Ewelina Skowrońska is a Polish visual artist developing her practice in the fields of images and objects through the use of printmaking, drawings, ceramic, and video animation. Her interests include concepts of body, identities, gender, and psychology of human relations. She seeks inspiration for her artistic practice in everyday experiences, mythology, poetry, speculative narratives and intangible connections of the world.
Ewelina holds an MFA in Political Science. In 2015 she retrained and specialized in visual arts at University of The Arts London where she graduated with distinction. Ewelina's work has been exhibited in London, Ireland, USA, Canada, Poland, and Japan. In 2017, she was awarded the Print Prize by ST Bridge Foundation, and in 2018 she was shortlisted for Ashurst Emerging Artist Prize 2018. Her prints are in the collection of VA Museum London; Spiral Wacoal Art Foundation, Tokyo, Japan; Guanlan Printmaking Museum, China and many more.
Ewelina is currently based in Japan, where she is an active participant of the Tokyo art scene. She is co-founder of the ONA project room - an initiative that aims to support female artists based in Japan through a series of pop-up style exhibitions.
The female body is at the forefront of my prints and ceramic sculptures, exploring issues connected with gender, identity, sexuality, and the body. I draw from my personal experience touching subjects connected with the experience of living within the body, as well as the way race, gender, and sexuality intersect to form complex identities. As a Polish woman coming from a Catholic country, living in different cultures - now in Japan, before in London and Denmark - I feel the excess of different identities, expectations, histories, cultures, belonging, and separation. On the one side, the body is deeply ingrained with meanings and constraints, but on the other hand, as human beings, we have our own experiences of living within; we see the world from the inside and the outside at the same time.
My work is on the edge of figuration and abstraction. I use printmaking, drawings, ceramics, and recently video animation as a ways to express my subject matters. Through exploration of the fundamentals of color, form, lines and negative space, I focus on ephemeral and unspoken aspects, using a combination of different mediums to produce a unique and powerful contrast. By exploring the interplay between nudity and carnality, I creates images on the edge of the figurative and abstract.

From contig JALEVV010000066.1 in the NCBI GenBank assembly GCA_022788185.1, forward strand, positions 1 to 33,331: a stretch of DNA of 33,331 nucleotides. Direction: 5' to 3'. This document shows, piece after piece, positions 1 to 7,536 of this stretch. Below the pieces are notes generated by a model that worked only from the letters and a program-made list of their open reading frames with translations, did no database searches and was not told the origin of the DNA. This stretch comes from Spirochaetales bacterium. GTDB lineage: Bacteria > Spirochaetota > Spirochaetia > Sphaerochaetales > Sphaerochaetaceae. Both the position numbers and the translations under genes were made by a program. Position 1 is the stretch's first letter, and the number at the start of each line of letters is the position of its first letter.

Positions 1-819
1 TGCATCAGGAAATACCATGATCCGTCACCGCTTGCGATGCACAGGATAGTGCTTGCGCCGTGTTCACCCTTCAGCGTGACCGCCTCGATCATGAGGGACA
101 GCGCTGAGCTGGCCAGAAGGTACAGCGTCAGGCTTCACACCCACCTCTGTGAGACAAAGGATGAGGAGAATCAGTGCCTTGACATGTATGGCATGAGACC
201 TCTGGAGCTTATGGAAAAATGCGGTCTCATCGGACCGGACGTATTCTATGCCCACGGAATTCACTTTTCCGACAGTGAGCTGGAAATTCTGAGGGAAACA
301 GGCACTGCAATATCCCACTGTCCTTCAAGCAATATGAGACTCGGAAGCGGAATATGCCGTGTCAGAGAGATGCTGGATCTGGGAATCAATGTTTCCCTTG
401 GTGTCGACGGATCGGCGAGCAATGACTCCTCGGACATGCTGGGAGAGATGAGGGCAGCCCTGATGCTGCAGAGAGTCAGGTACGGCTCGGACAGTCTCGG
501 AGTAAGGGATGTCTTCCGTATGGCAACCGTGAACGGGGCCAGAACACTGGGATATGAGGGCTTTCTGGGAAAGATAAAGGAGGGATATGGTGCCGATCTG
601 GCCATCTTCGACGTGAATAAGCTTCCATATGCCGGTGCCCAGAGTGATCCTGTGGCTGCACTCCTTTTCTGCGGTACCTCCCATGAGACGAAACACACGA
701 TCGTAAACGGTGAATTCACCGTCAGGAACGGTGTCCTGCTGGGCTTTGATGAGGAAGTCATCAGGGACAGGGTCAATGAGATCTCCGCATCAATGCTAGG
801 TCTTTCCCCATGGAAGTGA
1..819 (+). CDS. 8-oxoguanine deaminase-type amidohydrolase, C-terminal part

Where are you from? Did you grow up in a creative environment?
I was born in Poland and I grew up in Wrocław, a city that is placed in the south west part of the country, quite close to the border of Germany and Czech Republic. Since Wrocław is quite a big city, I also did my masters there, so most of my youth is connected with that place.
I don't think I grew up in a creative environment in the sense of creative pursuits being part of a conscious decision or passion. However, since I was born during the communist times, people have to be creative to keep going. So, for example, in my house my mother was always making and sewing clothes for us, was knitting sweaters--everything was done DIY. My parents were always making food, baking cakes, etc. So, in that sense, I think I grew up very much in a creative setting.
Who or what has compelled and/or encouraged you to create your art?
I was always eager to make things, to draw, to create costumes for myself, to come up with games for myself. So, I feel that this part was always there. However, when I decided to apply to an art school, my parents were against it and they convinced me to study something else. However, many years later, after being haunted by the thought of creating and making art, I decided to finally do what I always wanted to. So, since then I am staying true to myself and my art.
What is the key topic or issue that your work addresses?
At the moment I am interested in the body and the experience of living within the body. I draw from my personal experience touching subjects connected with the experience of living within the body, as well as the way race, gender, and sexuality intersect to form complex identities.
What is your biggest source of inspiration?
I usually seek inspiration in everyday experiences, mythology, poetry, speculative narratives and intangible connections of the world. So, for me, there is never one source of the inspiration. I read a lot, and observe a lot, and then I am trying to forget all this. Otherwise, it seems that work can become too illustrative or too direct.
If you weren’t creating art, what would you be doing?
I would be a healer and tarot reader.